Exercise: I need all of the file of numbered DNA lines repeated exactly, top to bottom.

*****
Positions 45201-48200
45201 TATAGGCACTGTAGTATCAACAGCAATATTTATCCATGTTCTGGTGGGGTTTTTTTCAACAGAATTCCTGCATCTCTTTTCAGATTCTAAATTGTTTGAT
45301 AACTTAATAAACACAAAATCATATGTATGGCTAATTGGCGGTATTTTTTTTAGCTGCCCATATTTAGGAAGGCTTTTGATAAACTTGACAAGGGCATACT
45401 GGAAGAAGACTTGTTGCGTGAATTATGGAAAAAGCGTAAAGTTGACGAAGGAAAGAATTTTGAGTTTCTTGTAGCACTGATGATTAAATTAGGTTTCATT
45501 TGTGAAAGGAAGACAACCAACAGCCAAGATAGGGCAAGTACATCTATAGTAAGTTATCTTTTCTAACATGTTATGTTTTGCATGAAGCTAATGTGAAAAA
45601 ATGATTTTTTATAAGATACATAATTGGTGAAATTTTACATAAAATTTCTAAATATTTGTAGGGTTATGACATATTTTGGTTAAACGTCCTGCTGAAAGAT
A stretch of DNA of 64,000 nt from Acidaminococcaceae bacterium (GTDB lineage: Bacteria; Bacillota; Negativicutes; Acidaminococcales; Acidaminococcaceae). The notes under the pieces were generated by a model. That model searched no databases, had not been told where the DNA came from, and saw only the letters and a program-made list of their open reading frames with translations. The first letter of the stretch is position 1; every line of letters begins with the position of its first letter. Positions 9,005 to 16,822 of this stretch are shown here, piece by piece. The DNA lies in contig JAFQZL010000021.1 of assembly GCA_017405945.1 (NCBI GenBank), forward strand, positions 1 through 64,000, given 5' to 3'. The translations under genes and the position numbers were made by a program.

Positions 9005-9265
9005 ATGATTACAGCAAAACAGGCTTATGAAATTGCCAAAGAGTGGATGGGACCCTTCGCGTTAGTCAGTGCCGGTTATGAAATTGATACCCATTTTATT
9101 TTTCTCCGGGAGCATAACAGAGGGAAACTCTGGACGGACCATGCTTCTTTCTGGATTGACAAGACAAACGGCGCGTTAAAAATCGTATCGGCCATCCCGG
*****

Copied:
Positions 45201-48200
45201 TATAGGCACTGTAGTATCAACAGCAATATTTATCCATGTTCTGGTGGGGTTTTTTTCAACAGAATTCCTGCATCTCTTTTCAGATTCTAAATTGTTTGAT
45301 AACTTAATAAACACAAAATCATATGTATGGCTAATTGGCGGTATTTTTTTTAGCTGCCCATATTTAGGAAGGCTTTTGATAAACTTGACAAGGGCATACT
45401 GGAAGAAGACTTGTTGCGTGAATTATGGAAAAAGCGTAAAGTTGACGAAGGAAAGAATTTTGAGTTTCTTGTAGCACTGATGATTAAATTAGGTTTCATT
45501 TGTGAAAGGAAGACAACCAACAGCCAAGATAGGGCAAGTACATCTATAGTAAGTTATCTTTTCTAACATGTTATGTTTTGCATGAAGCTAATGTGAAAAA
45601 ATGATTTTTTATAAGATACATAATTGGTGAAATTTTACATAAAATTTCTAAATATTTGTAGGGTTATGACATATTTTGGTTAAACGTCCTGCTGAAAGAT
A stretch of DNA of 64,000 nt from Acidaminococcaceae bacterium (GTDB lineage: Bacteria; Bacillota; Negativicutes; Acidaminococcales; Acidaminococcaceae). The notes under the pieces were generated by a model. That model searched no databases, had not been told where the DNA came from, and saw only the letters and a program-made list of their open reading frames with translations. The first letter of the stretch is position 1; every line of letters begins with the position of its first letter. Positions 9,005 to 16,822 of this stretch are shown here, piece by piece. The DNA lies in contig JAFQZL010000021.1 of assembly GCA_017405945.1 (NCBI GenBank), forward strand, positions 1 through 64,000, given 5' to 3'. The translations under genes and the position numbers were made by a program.

Positions 9005-9265
9005 ATGATTACAGCAAAACAGGCTTATGAAATTGCCAAAGAGTGGATGGGACCCTTCGCGTTAGTCAGTGCCGGTTATGAAATTGATACCCATTTTATT
9101 TTTCTCCGGGAGCATAACAGAGGGAAACTCTGGACGGACCATGCTTCTTTCTGGATTGACAAGACAAACGGCGCGTTAAAAATCGTATCGGCCATCCCGG